Yitz’chak spoke to Avraham his father: “My father?” He answered, “Here I am, my son.” He said, “I see the fire and the wood, but where is the lamb for a burnt offering?” Avraham replied, “God will provide himself the lamb for a burnt offering, my son”; and they both went on together. – Beresheit 22:7-8
The dynamics of this brief conversation indicate that Yitzchak was confident that his father Avraham had heard from God because they both went on [to the place of sacrifice] together.
Additionally their conversation implies that Yitzchak also believed that God could (emunah) and would (bitachon) provide a lamb. It is evident that faith of Yitzchak’s parents Avraham and Sarah was alive in him.
Shaul of Tarsus when writing to Timothy reminds him of the following:
I recall your sincere trust (emunah and bitachon), the same trust that your grandmother Lois and your mother Eunice had first; and I am convinced that you too now have this trust. – 2 Timothy 1:5 (CJB)
To reiterate, like Timothy, Yitzchak’ faith had been transmitted to him by his parent’s Avraham and Sarah.
And I also believe that because of their Godly behavior his parent’s faith was imparted the members of their entire household – the souls that they had gotten in Haran. (Beresheit 12:5)
There are never any absolute guarantees but I can assure you that the best way to share and spread your faith and bring shalom bayit or peace to your household is to consistently demonstrate emunah and bitachon in everything that you say and do.
The next time that the Lord Yeshua speaks to you please respond with emunah and bitachon by saying: Hineni – Here I am Lord send me! – Yeshayahu 6:8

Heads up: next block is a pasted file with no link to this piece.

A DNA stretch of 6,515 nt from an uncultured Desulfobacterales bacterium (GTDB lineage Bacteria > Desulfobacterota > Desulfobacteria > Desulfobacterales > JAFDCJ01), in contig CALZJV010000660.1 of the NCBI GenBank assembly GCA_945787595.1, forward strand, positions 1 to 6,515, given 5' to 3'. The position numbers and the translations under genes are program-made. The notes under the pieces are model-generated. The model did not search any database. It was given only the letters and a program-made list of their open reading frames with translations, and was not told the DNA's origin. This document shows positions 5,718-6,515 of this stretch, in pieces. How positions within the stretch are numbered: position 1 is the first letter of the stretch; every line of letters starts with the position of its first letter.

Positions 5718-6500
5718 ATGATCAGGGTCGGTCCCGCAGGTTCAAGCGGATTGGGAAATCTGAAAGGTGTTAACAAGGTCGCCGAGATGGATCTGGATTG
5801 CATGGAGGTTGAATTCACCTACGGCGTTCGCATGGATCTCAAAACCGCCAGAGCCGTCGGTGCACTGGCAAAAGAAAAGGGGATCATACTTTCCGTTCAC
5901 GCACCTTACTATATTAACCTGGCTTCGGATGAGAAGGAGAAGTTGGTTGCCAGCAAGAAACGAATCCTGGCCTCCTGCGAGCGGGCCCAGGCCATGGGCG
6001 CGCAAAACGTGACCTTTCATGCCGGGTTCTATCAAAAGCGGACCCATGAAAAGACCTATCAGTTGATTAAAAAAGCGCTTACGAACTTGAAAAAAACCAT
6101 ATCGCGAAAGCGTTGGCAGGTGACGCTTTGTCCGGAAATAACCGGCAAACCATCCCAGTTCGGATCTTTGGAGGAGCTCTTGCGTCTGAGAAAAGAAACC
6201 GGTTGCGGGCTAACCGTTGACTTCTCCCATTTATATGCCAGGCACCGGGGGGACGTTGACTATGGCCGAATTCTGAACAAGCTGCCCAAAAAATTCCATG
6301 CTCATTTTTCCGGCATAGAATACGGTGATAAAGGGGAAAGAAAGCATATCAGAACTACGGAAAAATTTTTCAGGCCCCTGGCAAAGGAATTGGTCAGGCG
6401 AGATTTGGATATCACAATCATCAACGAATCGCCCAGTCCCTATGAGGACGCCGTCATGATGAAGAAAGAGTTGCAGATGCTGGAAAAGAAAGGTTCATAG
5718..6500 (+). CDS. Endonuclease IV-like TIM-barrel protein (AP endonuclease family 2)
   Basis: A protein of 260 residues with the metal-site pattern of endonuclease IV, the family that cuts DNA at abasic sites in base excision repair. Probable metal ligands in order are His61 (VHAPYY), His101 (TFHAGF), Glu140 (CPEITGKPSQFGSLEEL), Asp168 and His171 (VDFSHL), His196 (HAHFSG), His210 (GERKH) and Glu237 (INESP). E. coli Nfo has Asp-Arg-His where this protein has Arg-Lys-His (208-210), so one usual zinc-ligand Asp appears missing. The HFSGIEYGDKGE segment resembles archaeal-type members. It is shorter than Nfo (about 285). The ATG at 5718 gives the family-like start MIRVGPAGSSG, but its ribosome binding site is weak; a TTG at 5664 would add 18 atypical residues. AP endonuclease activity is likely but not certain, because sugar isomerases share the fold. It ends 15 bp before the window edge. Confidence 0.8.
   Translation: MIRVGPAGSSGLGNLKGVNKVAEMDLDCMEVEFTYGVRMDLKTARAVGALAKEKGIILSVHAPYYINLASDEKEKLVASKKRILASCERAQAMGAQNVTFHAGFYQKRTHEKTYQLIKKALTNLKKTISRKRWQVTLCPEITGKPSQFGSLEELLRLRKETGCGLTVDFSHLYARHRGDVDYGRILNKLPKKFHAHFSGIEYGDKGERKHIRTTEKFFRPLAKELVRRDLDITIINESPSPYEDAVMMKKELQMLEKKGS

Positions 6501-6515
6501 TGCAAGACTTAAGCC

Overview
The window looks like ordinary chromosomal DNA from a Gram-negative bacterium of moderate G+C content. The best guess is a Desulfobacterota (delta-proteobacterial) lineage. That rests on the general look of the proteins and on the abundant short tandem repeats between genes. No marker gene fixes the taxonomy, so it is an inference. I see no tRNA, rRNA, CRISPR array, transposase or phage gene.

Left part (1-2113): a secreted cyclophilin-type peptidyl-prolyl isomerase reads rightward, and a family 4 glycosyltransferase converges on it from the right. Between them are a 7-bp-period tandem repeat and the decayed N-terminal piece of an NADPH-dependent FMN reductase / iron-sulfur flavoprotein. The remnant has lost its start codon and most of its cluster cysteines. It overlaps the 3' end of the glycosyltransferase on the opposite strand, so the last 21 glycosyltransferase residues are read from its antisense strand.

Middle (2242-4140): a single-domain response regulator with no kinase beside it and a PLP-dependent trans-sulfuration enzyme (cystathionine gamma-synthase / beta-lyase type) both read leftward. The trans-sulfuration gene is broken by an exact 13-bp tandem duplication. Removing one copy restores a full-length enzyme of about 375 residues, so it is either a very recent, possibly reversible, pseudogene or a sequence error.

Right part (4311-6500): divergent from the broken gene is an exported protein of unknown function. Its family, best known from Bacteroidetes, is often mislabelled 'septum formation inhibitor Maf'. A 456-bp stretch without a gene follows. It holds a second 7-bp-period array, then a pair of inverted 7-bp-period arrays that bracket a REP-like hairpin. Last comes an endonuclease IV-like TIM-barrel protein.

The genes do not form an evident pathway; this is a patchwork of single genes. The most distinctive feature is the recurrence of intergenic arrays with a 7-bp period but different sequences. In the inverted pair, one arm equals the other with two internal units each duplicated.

Those who have ears to hear let him hear what the Spirit [of Yeshua] is saying to [His Servants!] – Revelation 2:29
Yosef Koelner was born in Chicago and raised in a Jewish home that his parents characterized as “Orthodox”. At birth he was given two first names, an English one, Harvey, and a Hebrew name, Yosef, which was given to him in remembrance of his mother’s deceased brother, Chaim Yosef. Rabbi Yosef’s education includes but is not limited to a BA in Spanish and Latin American Studies from Illinois State University and a MA in Jewish Studies from Gratz College as well as a Doctor of Practical Ministry from Wagner Leadership Institute. He also graduated from Ulpan Alef (Hebrew language studies) Katsrin, Israel. Additional studies include The University of Illinois, Champaign-Urbana and an Orthodox Yeshivah in Tzfat Yisrael. His ministry spans four decades and he is currently the Rabbi of Kehilat Bet Avinu. He can be contacted at email@example.com
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What is the Father’s heart?